I'd rather start the game with "your party is leaving from Guido's Fort to cross the River Shrill and explore 'The Hill'" than "You guys are milling around in town - *what do you do?*"

    There's nothing wrong with the second option if that's what your group likes, but I know some of my players would tune out, and I know I'd personally find a game like that to be a lot more work.

  4. I quite agree that story-games and old-school sandboxing are different routes to the same place; soon now my FO! piece on improv as a tool common to both traditions will come along.

    I think it's worth noting the tradeoffs of each approach. Our Red Box group played Shock: Social Science Fiction, and although I found that we collaboratively came up with a very out-there setting, I disliked how playing it felt more like doing the work of an author in a shared-world anthology than getting to experience being a character in a story.

    Some of the folks we played with have gotten sick of the narrow range of settings & situations that D&D usually explores (fortunately I love genre fiction and can find endless fascination in riding a favorite well-worn groove). But I think it's exactly this narrow range that lets your player's role as creator fade into the experience of "being there". Knowing the tune by heart is necessary for play to feel like a flowing jam session instead of an indie-designed committee meeting.

    To respond to Stuart's point, it'd be as stressful for me to referee a sandbox superheroes game as it would to puppet-master a railroad, because I haven't read the requisite 10,000 issues of comics to know what happens in a villain's lair: I'd need a map. But I do have that background for D&D, so I'm already thoroughly familiar with what might be in a dungeon or a tavern & it's easy and fun to improv it. - Tavis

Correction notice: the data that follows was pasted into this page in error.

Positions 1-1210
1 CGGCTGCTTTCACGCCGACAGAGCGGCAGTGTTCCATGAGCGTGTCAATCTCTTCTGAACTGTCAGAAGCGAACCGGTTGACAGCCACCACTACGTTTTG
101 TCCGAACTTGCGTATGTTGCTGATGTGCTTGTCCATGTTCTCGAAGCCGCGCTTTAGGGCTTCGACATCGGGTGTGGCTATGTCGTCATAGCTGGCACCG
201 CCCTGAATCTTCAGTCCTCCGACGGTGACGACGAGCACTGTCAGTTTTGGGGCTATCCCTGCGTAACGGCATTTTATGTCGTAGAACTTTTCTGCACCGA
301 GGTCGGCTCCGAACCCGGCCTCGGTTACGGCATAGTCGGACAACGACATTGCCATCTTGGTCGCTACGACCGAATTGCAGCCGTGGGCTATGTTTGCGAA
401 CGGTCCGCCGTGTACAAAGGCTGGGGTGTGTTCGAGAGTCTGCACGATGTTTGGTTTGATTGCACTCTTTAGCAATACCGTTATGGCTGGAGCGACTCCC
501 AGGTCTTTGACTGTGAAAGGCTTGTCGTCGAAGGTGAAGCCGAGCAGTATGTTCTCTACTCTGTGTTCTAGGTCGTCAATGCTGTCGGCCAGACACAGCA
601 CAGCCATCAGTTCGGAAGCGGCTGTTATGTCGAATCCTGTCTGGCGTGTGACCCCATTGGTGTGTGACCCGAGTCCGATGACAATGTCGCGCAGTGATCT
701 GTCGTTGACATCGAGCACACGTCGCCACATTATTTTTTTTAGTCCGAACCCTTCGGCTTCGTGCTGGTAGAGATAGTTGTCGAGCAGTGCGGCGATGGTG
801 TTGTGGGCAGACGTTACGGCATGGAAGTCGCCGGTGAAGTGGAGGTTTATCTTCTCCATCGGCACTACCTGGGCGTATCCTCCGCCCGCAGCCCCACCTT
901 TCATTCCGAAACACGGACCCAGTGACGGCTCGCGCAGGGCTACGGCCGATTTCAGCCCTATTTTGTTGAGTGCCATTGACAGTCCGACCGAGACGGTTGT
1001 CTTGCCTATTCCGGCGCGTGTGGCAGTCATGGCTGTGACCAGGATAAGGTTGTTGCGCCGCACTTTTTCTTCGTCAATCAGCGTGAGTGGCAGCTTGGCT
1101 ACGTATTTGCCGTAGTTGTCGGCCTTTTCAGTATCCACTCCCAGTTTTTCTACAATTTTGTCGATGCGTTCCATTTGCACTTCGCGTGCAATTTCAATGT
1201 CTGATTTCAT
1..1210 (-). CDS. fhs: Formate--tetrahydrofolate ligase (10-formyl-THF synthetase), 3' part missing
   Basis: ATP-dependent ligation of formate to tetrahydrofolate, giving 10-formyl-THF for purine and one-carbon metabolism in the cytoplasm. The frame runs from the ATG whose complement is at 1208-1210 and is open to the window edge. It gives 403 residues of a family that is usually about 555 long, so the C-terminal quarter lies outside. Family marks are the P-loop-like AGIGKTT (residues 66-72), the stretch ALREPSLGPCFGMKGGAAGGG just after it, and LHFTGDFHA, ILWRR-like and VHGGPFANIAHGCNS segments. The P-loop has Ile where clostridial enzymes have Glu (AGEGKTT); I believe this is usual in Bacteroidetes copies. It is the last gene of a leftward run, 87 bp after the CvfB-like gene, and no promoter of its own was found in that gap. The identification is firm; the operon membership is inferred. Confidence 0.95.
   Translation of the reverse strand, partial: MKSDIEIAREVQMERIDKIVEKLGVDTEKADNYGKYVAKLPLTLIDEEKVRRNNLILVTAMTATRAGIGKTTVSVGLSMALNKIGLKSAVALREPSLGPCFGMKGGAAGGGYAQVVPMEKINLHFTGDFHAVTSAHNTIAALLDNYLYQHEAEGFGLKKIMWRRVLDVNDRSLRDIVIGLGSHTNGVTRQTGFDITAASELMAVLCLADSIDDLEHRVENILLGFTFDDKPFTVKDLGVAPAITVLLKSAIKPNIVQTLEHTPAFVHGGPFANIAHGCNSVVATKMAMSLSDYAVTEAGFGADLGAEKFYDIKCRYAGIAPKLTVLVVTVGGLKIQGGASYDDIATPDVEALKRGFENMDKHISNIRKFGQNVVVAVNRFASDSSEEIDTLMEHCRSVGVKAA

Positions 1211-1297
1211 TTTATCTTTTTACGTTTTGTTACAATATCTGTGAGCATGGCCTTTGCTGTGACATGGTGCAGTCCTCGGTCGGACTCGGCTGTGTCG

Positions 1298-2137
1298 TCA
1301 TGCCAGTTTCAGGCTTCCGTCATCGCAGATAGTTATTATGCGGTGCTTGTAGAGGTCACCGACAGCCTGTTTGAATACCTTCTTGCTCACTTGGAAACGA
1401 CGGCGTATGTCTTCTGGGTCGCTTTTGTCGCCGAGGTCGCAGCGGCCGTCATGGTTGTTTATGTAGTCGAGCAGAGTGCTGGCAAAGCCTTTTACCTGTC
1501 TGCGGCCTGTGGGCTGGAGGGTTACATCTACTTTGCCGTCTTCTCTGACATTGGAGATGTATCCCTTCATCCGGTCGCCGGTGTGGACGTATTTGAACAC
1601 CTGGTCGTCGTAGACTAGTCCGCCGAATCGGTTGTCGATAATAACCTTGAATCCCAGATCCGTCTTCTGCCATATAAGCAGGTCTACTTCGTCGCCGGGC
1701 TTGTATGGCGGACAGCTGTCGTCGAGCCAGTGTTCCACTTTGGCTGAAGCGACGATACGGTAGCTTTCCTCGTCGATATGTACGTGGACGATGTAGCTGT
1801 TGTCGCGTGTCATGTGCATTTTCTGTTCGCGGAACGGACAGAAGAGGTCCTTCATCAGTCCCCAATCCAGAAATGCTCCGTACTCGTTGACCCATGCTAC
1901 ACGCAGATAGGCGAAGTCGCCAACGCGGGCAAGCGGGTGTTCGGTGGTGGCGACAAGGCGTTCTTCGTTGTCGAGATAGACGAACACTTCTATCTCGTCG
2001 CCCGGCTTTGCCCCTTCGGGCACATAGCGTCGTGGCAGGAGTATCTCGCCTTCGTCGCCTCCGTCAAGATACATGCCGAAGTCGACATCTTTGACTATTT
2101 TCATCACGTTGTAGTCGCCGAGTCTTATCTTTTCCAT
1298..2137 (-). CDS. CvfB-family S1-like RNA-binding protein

5. Trey: I think you're right about some games and genres being better than others... though I think traditional Star Trek (exploring strange new worlds, shagging strange new species) can be sandboxy.

    I think as well as superhero games, another non-sandbox genre would be Tolkien gaming. You could perfectly well play a rogueish sandbox type game in Middle Earth, I suppose, but that would be missing out entirely on the flavour of what Tolkien's writing is all about.

    Chgowiz: Yep, I think that a lot of the rebellious sentiment in places like the Forge and Story Games towards traditional gaming should really be directed at the Silver Age games (AD&D 3rd edition, Vampire: The Masquerade, etc.), which seemed to conceptualise the GM as a storyteller, than against genuinely old school ones.

    Stuart: Horses for courses, of course. But I think the type of sandbox you described ("You guys are milling around in town - *what do you do?*") is pretty much impossible for mere mortals to pull off effectively - it's really the platonic sandbox, if you will. In practice there needs to be something to kick start things. What I usually do for that is to give each player a couple of starting rumours, which they can discuss amongst themselves and decide on a course of action. After that things tend to flow from there.

    Muleabides: Nicely put.